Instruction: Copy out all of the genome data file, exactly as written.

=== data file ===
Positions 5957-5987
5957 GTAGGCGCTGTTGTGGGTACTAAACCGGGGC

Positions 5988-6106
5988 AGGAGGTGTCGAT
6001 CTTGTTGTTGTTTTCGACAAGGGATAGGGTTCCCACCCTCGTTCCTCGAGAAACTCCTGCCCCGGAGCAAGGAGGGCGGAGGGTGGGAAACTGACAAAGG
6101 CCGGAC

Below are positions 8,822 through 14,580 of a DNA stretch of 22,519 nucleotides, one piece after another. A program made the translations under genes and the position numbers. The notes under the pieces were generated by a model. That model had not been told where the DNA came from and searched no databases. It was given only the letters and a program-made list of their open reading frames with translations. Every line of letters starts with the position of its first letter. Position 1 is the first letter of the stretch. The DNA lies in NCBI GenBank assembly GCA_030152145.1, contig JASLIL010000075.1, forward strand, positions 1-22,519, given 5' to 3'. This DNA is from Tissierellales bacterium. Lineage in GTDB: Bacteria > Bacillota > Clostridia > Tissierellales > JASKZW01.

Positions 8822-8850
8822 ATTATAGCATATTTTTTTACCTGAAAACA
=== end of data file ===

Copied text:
Positions 5957-5987
5957 GTAGGCGCTGTTGTGGGTACTAAACCGGGGC

Positions 5988-6106
5988 AGGAGGTGTCGAT
6001 CTTGTTGTTGTTTTCGACAAGGGATAGGGTTCCCACCCTCGTTCCTCGAGAAACTCCTGCCCCGGAGCAAGGAGGGCGGAGGGTGGGAAACTGACAAAGG
6101 CCGGAC

Below are positions 8,822 through 14,580 of a DNA stretch of 22,519 nucleotides, one piece after another. A program made the translations under genes and the position numbers. The notes under the pieces were generated by a model. That model had not been told where the DNA came from and searched no databases. It was given only the letters and a program-made list of their open reading frames with translations. Every line of letters starts with the position of its first letter. Position 1 is the first letter of the stretch. The DNA lies in NCBI GenBank assembly GCA_030152145.1, contig JASLIL010000075.1, forward strand, positions 1-22,519, given 5' to 3'. This DNA is from Tissierellales bacterium. Lineage in GTDB: Bacteria > Bacillota > Clostridia > Tissierellales > JASKZW01.

Positions 8822-8850
8822 ATTATAGCATATTTTTTTACCTGAAAACA